Our recent coverage of ethanol-related news has been a bit dour, so now we'll shift away from wreaking havoc on the ethanol industry and bounce some praise around instead. Why? It turns out the use of E85 is still growing across parts of the Midwest. In fact, the state of Minnesota now boasts that its own fleet of vehicles have consumed 437,063 gallons of E85 during the first six months of 2010, representing a 25-percent jump from the numbers posted for the first half of 2009.
Starting today and continuing until September 3, the Clean Air Choice Team will be at the 2007 Minnesota State Fair in St. Paul to unveil something they're calling the "Clean Air Choice Fueling Station," handing out fuel coupons on a stick and in general promoting ethanol and biodiesel. The Path to Cleaner Air exhibit is part of the fair's Experience Exhibit and "tells the story of how Minnesota drivers became the largest users of cleaner-burning biofuels in North America, and how using these fu
digg_url = 'http://digg.com/offbeat_news/Very_very_cheap_ethanol_in_Minnesota_today_through_Friday'; The Brazil of North America, Minnesota will try to increase use of ethanol in the state this week. The attraction: ultra-cheap E85, in some cases just 85 cents a gallon. Other locations are offering 40 cents off of ethanol, or 85 cents off ethanol and biodiesel. The first such deal kicks off right about now at a NuMart-Cenex in Fairmont. All the deals this week are at Cenex locations, and the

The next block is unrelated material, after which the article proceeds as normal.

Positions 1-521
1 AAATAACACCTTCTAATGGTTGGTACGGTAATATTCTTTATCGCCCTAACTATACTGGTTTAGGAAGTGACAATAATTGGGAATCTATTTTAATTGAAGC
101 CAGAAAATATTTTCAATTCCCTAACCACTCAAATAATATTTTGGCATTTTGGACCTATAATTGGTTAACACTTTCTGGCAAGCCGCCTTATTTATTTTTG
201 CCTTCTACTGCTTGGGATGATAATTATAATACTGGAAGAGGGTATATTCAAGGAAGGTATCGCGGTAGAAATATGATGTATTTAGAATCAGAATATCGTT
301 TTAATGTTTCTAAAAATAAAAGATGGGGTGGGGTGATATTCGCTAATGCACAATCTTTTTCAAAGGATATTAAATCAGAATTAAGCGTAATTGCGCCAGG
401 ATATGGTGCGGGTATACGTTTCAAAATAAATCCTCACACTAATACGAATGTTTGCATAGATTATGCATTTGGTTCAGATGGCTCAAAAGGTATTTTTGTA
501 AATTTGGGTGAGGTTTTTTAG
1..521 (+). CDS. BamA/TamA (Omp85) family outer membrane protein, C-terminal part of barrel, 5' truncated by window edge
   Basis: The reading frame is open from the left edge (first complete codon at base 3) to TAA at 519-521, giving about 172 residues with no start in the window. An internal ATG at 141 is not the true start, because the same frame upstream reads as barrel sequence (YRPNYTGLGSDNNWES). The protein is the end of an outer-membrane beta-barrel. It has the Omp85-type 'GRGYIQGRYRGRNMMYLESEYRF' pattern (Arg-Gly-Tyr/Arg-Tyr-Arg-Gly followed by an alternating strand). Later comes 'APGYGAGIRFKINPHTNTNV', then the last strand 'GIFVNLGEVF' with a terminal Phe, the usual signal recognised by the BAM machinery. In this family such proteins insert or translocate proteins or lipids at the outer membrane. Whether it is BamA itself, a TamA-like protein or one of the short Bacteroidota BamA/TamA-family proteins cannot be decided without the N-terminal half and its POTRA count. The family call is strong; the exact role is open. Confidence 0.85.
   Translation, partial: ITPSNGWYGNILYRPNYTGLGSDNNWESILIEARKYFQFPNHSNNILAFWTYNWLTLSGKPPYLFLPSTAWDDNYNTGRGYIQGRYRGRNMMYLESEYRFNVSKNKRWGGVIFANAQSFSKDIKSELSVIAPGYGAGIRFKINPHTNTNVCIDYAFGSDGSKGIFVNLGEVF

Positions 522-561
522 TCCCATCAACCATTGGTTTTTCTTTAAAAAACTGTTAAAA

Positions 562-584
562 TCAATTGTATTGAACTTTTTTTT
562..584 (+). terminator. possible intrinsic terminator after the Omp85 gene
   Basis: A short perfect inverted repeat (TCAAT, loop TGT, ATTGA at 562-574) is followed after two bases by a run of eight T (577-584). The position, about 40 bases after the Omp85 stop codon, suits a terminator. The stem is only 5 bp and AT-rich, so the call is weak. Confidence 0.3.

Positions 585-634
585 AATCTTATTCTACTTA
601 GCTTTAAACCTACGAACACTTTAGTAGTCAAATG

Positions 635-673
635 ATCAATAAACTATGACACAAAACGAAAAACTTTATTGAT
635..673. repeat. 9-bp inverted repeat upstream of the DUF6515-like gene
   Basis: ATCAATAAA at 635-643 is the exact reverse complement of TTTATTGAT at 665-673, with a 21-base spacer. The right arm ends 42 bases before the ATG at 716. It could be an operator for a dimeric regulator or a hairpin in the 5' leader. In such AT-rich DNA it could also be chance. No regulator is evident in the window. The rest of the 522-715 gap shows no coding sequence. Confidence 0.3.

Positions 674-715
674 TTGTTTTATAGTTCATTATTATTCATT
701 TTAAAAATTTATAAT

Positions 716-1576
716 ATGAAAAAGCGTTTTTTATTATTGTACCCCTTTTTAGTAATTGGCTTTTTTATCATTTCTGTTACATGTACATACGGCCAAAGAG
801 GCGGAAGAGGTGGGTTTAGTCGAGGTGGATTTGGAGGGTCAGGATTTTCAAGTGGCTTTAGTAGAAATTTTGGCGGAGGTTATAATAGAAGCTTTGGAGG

No state pushes ethanol harder than Minnesota with its incentives and regulations. Now the alternative fuel's limits are being recognized by the state's academic community. Dr. Robert Elde is dean of the College of Biological Sciences at the University Minnesota. He wrote an opinion piece for Sunday's St. Paul Pioneer Press and agrees with findings that show America can't grow enough corn and soybeans to meet both food and fuel requirements for the nation. He calls for an intense program to find
I love stories about new biomass possibilities for ethanol production. If an ethanol story has got a watermelon or poplar tree in the lede, then I'm ready to learn more. When I heard this story on carbon negative ethanol production using switchgrass on NPR yesterday, I made sure to pay attention.
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